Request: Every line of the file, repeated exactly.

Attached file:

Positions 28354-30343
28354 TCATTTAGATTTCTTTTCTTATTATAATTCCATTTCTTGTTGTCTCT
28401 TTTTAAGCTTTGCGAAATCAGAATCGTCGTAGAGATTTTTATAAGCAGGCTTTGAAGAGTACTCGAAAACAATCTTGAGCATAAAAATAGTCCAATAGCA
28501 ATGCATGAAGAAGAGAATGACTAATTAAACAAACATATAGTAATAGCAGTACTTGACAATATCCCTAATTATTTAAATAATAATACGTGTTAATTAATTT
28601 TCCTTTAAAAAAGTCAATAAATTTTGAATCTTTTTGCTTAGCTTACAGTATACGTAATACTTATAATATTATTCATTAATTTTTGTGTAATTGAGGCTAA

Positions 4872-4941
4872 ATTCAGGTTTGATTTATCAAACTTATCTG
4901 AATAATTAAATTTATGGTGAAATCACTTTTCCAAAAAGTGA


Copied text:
Positions 28354-30343
28354 TCATTTAGATTTCTTTTCTTATTATAATTCCATTTCTTGTTGTCTCT
28401 TTTTAAGCTTTGCGAAATCAGAATCGTCGTAGAGATTTTTATAAGCAGGCTTTGAAGAGTACTCGAAAACAATCTTGAGCATAAAAATAGTCCAATAGCA
28501 ATGCATGAAGAAGAGAATGACTAATTAAACAAACATATAGTAATAGCAGTACTTGACAATATCCCTAATTATTTAAATAATAATACGTGTTAATTAATTT
28601 TCCTTTAAAAAAGTCAATAAATTTTGAATCTTTTTGCTTAGCTTACAGTATACGTAATACTTATAATATTATTCATTAATTTTTGTGTAATTGAGGCTAA

Positions 4872-4941
4872 ATTCAGGTTTGATTTATCAAACTTATCTG
4901 AATAATTAAATTTATGGTGAAATCACTTTTCCAAAAAGTGA